Anti-aging benefits for old mice that surgically share blood with young

Anti-aging benefits for old mice that surgically share blood with young | The Lifesciences Magazine

Scientists have connected the circulatory systems of old mice to young mice, and they discovered that anti-aging process in older animals and enhances their lifetime by up to 10%. This is a peek at what might appear in a future episode of Black Mirror.

Recent research has demonstrated that transfusing young mice’s blood into older mice has a variety of positive health effects, including better brain function, slowing the progression of disorders like Alzheimer’s, and lengthened lifetime. What might higher, longer-lasting quantities of young blood accomplish if that is all it takes occasionally?

Scientists surgically connected the circulatory systems

For the new study, led by Duke Health, scientists surgically connected the circulatory systems of old and young mice. The process is called heterochronic parabiosis, and it’s previously been used to study whether Alzheimer’s originates outside of the brain.

The researchers connected young mice of four months old, and older mice aged two years, then studied their health over 12 weeks – equivalent to about 10% of a mouse’s lifespan. In human terms, that would be like pairing a 50-year-old with an 18-year-old for around eight years, the team said. The mice were then separated and followed for a further two months to see how long the effects lasted.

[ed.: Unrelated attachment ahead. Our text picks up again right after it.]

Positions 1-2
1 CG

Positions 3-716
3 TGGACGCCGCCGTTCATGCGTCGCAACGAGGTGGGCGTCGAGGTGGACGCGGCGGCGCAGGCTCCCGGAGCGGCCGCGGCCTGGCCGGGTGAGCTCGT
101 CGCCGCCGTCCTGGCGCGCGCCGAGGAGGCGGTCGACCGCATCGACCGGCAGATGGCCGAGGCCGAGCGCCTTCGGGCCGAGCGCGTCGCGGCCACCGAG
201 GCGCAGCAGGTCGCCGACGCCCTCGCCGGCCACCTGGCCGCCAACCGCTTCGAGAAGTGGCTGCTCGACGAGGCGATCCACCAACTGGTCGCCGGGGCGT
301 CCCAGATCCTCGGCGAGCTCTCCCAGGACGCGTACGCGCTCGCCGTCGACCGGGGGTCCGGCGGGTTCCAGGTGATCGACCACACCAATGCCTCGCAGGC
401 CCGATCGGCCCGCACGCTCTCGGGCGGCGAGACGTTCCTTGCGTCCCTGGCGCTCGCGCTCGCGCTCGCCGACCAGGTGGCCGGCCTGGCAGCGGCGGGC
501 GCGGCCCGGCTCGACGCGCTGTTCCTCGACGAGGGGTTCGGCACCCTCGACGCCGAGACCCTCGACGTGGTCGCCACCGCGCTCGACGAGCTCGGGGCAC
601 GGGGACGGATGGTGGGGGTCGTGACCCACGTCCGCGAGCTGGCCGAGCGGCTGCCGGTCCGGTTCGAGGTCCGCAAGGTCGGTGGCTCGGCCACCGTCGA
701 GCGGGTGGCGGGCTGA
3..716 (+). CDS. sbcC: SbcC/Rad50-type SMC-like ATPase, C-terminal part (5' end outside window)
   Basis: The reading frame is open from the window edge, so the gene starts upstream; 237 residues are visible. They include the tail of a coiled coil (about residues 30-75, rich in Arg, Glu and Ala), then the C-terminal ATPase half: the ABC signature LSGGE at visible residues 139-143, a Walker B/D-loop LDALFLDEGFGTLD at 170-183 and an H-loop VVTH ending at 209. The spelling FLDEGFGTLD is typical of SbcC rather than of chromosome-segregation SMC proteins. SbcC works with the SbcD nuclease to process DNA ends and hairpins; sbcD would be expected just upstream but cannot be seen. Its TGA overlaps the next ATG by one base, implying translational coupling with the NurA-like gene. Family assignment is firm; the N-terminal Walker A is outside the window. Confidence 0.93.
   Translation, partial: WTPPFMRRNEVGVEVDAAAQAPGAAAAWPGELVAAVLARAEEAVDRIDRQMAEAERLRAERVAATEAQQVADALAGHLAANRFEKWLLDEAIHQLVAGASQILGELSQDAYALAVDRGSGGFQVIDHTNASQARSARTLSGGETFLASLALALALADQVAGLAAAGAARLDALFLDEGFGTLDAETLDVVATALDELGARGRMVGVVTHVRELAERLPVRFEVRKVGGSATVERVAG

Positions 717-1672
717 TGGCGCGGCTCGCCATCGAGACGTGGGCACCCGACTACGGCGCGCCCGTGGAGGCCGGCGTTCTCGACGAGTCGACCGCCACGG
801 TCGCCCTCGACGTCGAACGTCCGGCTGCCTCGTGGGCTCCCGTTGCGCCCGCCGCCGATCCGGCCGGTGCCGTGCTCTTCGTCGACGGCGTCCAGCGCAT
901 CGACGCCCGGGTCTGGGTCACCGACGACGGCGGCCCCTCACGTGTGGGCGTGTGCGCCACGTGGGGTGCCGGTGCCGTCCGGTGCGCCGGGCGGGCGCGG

And sure enough, the older mice lived longer than the control mice and seemed to be in better health, though the increase was only slight—just 6 to 9% on average. They had significantly younger blood and liver tissue in terms of epigenetic age, and their gene expression exhibited anti-aging traits akin to those observed during calorie restriction.

Advantages given to the elderly mice persisted

The researchers discovered that some of the advantages given to the elderly mice persisted throughout the trial throughout the two-month follow-up. The molecular damage that the younger mice had received from their elder companions was promptly repaired.

According to Vadim Gladyshev, co-lead author of the study, “When the mice develop a joint circulatory system, the damage from the old mice goes to the young mice and increases their biological age.” “However, this technique lessens the damage in the case of the old mouse. The harm caused by the elderly mice that were conveyed to the young mice can be eliminated over time after separation, however, in the old mice, this damage is permanently diminished.

The team notes that while it is impractical to link the circulatory systems of young and elderly humans (we hope), future research may be able to pinpoint the precise molecules that confer benefits in the hopes of isolating those to create fresh anti-aging treatments.

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